The infection can cause a range of symptoms including fever, headache, muscle and joint pain, fatigue, and swelling of the lymph nodes. In severe cases, it can lead to complications such as endocarditis, hepatitis, and neurological disorders.

Prevention measures include pasteurization of dairy products, cooking meat thoroughly, wearing protective clothing when handling animals or their tissues, and vaccination of at-risk populations. Treatment typically involves a long course of antibiotics, such as doxycycline and rifampin, and may require hospitalization in severe cases.

I'm happy to help, but I want to clarify that the term "sheep diseases" refers to a wide range of health issues that can affect sheep populations. It's not a single medical condition with a specific definition. Here are some examples of common diseases that can affect sheep:

1. Ovine Johne's Disease (OJD): A chronic, infectious disease caused by the bacterium Mycobacterium avium subspecies paratuberculosis. It affects the intestines and can cause weight loss, diarrhea, and death.
2. Footrot: A highly contagious bacterial infection that affects the feet of sheep, causing lameness, swelling, and pain. It's caused by the bacteria Dichelobacter nodosus.
3. Caseous Lymphadenitis (CL): A chronic infectious disease caused by the bacterium Corynebacterium pseudotuberculosis. It affects the lymph nodes and can cause abscesses, weight loss, and death.
4. Contagious Ecthyma (Orf): A highly contagious viral infection that affects the skin and mucous membranes of sheep, causing sores and lesions.
5. Mastitis: An inflammation of the mammary gland in sheep, usually caused by a bacterial infection. It can cause decreased milk production, fever, and loss of appetite.
6. Pneumonia: A respiratory infection that can affect sheep, causing coughing, difficulty breathing, and fever. It can be caused by various bacteria or viruses.
7. Enterotoxemia: A potentially fatal disease caused by the overproduction of toxins in the intestines of sheep, usually due to a bacterial infection with Clostridium perfringens.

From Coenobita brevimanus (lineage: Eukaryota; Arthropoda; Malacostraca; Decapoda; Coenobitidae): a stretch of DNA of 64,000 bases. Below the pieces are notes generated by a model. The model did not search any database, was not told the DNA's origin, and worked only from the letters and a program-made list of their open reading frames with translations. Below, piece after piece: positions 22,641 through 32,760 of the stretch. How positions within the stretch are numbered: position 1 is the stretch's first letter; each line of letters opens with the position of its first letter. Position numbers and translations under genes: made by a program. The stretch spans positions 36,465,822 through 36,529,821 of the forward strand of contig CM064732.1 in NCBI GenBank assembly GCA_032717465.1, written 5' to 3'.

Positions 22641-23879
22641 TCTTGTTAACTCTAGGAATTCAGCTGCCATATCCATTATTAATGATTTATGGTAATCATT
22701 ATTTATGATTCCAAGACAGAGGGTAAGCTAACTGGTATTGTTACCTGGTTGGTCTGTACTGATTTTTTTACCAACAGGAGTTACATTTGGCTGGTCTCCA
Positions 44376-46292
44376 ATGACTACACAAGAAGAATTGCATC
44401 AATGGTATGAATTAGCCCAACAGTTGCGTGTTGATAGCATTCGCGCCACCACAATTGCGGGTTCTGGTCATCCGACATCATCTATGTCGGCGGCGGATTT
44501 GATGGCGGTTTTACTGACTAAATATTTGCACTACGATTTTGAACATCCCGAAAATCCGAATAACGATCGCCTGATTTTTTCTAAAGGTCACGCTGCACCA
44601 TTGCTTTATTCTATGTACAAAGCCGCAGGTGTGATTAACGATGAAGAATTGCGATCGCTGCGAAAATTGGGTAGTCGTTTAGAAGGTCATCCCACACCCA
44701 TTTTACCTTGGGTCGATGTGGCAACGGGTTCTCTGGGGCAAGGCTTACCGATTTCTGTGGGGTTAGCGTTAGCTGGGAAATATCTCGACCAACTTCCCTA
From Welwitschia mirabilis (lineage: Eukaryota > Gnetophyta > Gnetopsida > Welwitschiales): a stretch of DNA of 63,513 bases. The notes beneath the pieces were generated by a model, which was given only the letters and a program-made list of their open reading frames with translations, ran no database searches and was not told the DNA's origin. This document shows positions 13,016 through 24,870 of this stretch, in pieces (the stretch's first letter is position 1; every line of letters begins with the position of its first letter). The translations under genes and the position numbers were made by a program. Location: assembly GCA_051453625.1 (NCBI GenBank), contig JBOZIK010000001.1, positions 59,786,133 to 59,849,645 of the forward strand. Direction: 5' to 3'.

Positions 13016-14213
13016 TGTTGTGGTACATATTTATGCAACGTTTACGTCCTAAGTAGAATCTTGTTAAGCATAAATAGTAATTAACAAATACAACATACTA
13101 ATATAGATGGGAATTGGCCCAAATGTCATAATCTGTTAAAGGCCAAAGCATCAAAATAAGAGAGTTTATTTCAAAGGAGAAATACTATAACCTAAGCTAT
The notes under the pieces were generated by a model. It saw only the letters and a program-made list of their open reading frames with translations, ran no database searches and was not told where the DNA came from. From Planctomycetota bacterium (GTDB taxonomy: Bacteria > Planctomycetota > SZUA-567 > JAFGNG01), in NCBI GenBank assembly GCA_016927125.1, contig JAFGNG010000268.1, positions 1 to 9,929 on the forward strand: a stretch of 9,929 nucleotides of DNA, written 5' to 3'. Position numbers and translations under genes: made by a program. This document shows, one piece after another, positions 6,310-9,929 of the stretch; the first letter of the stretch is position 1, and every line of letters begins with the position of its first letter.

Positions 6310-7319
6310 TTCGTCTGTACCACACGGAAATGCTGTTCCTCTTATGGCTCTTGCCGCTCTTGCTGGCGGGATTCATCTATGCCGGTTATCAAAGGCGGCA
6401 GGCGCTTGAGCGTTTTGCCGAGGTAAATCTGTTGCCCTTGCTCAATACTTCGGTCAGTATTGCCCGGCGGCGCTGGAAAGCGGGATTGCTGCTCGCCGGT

8. Polioencephalomalacia (PEM): A neurological disorder that affects the brain of sheep, causing symptoms such as blindness, circling, and seizures. It's often caused by a thiamine deficiency or excessive sulfur intake.
9. Toxoplasmosis: A parasitic infection that can affect sheep, causing abortion, stillbirth, and neurological symptoms.
10. Blue tongue: A viral disease that affects sheep, causing fever, respiratory distress, and mouth ulcers. It's transmitted by insect vectors and is often associated with climate change.

Actinobacillosis is a bacterial disease caused by the gram-negative, facultatively anaerobic rod-shaped bacteria Actinobacillus spp. This disease primarily affects animals such as cattle, sheep, and swine, causing symptoms such as abscesses, respiratory distress, and lameness. In rare cases, actinobacillosis can also affect humans, particularly those who have close contact with infected animals or consume contaminated food or water.

In humans, actinobacillosis typically manifests as a localized infection of the skin or mucous membranes, although it can also cause more widespread systemic infections. Symptoms may include fever, chills, fatigue, swollen lymph nodes, and painful abscesses or ulcers at the site of infection. Treatment typically involves antibiotics and surgical drainage of any abscesses.

It is important to note that actinobacillosis is a relatively rare disease in humans, and it is not considered a significant public health concern. However, healthcare providers should be aware of the possibility of this infection in individuals who have close contact with infected animals or consume contaminated food or water.

A Brucella vaccine is a type of immunization used to protect against brucellosis, an infectious disease caused by bacteria of the genus Brucella. The most commonly used vaccine is the Brucella melitensis Rev-1 strain, which is administered to sheep and goats to prevent the spread of the disease to humans through contaminated food and animal contact.

The Brucella vaccine works by stimulating the immune system to produce a protective response against the bacteria. When the vaccinated animal encounters the actual bacterial infection, their immune system is better prepared to fight it off and prevent the development of clinical disease.